The Weinstein Co.
In Paul Thomas Anderson's The Master, Amy Adams plays Peggy Dodd, the spouse of a charismatic spiritual leader, played by Philip Seymour Hoffman. Adams says her character is smart and educated but feels "more powerful behind a man than in front of a man."
Amy Adams has played a Disney princess, a puckish Amelia Earhart, an innocent young nun and a blogging Brooklynite who wants to follow the recipe for being Julia Child.
But she takes a more steely turn in her latest role in The Master, which has just opened in New York and Los Angeles. The film, written and directed by Paul Thomas Anderson, also stars Joaquin Phoenix and Philip Seymour Hoffman.
Adams plays Peggy Dodd — a kind of Lady Macbeth to a charismatic spiritual leader, played by Hoffman, who shares striking similarities with Scientology founder L. Ron Hubbard. But if you ask Hoffman or Adams if the film is really about Hubbard and Scientology, the answer is no, absolutely not.
"It's not about Scientology. It isn't," is Adams' response to what she says is "the most-asked question" about the film. "It's a hot-button topic; it gets people talking."
Adams talks with NPR's Scott Simon about developing her character, playing against type and co-starring with Clint Eastwood in her other new film opening this month, Trouble with the Curve.
On developing a back story for her character, Peggy Dodd
"I tend to try to fill in the blanks as much as possible for myself. One of the things that I really thought about was [that] a long time ago, I read a book called The Feminine Mystique. In The Feminine Mystique, [Betty Friedan] talked a lot about women's roles in World War II and how that translated post-World War II. Their roles were a little less traditional than they'd been before, and then when the men came back, they sort of went into the background again.
"And I saw my character as somebody who was very focused on education, was very educated, very smart, but given the climate, she felt like she was more powerful behind a man than in front of a man."
On why Peggy Dodd is not a blind follower of her husband's religious organization
"Yeah, she's not blind at all. And I think that she is a true believer. She is somebody who sees the positive result and really believes in the positive outcome of this ... philosophy. ... I mean, I could see as an outsider how one would see the blind faith. And there are times in the film when she's very dismissive of Joaquin Phoenix's character. ... It actually breaks my heart for him. ... Because when someone does believe something so truly, sometimes it does shut out an empathic response that could be there and should be there."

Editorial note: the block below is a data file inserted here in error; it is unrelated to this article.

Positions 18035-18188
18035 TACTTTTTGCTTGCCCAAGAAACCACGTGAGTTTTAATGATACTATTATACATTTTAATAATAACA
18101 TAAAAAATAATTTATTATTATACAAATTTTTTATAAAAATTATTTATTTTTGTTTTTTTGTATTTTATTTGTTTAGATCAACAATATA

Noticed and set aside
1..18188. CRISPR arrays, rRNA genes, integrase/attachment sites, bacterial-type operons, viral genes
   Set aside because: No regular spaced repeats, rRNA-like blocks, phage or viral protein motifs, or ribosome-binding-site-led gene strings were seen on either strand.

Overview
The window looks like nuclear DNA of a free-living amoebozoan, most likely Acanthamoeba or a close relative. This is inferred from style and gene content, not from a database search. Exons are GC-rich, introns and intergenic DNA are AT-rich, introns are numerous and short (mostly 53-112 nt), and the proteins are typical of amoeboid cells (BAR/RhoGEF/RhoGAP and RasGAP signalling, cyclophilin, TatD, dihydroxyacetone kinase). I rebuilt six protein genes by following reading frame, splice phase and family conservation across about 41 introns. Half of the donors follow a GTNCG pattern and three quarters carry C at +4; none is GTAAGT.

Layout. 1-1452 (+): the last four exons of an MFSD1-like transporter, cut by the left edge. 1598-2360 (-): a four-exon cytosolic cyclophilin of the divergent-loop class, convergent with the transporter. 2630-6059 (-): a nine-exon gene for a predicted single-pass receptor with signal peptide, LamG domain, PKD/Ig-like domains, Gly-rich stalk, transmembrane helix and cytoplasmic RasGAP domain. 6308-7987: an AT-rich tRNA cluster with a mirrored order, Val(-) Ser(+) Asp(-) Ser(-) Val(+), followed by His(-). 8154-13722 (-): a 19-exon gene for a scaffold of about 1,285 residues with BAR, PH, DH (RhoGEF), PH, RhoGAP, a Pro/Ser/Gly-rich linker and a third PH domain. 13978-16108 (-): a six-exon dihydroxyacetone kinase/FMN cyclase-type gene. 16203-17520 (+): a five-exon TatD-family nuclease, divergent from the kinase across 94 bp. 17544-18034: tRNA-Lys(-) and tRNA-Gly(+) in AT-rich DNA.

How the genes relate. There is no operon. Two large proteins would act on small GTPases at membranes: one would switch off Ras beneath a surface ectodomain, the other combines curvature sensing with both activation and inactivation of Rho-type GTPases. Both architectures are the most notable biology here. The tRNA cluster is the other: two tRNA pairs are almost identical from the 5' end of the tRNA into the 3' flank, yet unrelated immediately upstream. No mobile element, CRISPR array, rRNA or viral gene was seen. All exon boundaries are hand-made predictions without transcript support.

On playing a character who's neither dewy-eyed nor puckish
"It was both a relief and challenging ... in that this woman has to be perceived by the outside world as being somewhat meek. She's not somebody who would embarrass her husband by stepping to the forefront in a public way. So in some ways, there are similarities to other characters that I've played. But there's a steeliness in her that really was a lot of fun to play.
"I mean, I can be really steely, maybe not to such effect, but I'm definitely not always warm and cuddly and sunshine and lollipops, so it's nice to sometimes get to bring that to a role. Although I do love playing characters with a sunny disposition — it just takes a little bit more energy some days."
On co-starring with Clint Eastwood in the upcoming film Trouble with the Curve — and on his surprising speech at the Republican National Convention
"To be fair, I have not seen the speech, I did not watch the convention. Clint was a very warm and inviting person. He's very loyal, and he's just a genuine human being. I mean, he's definitely his own man, so nothing Clint would do would surprise me; he's his own man, you know?"
On why she's excited to play Lois Lane in Zack Snyder's upcoming Superman reboot, Man of Steel
"I grew up with Margot Kidder, and I was so affected in a positive way by Margot Kidder's portrayal of Lois Lane, and I would just hope that girls can go see ... themselves in Lois Lane a little bit. Not that I don't like, you know, black latex or vinyl ... [but] it's nice to see a powerful woman who is ... a reporter, and just more pedestrian, so to speak, in a superhero film. And she's sort of an everywoman, and I like that a lot."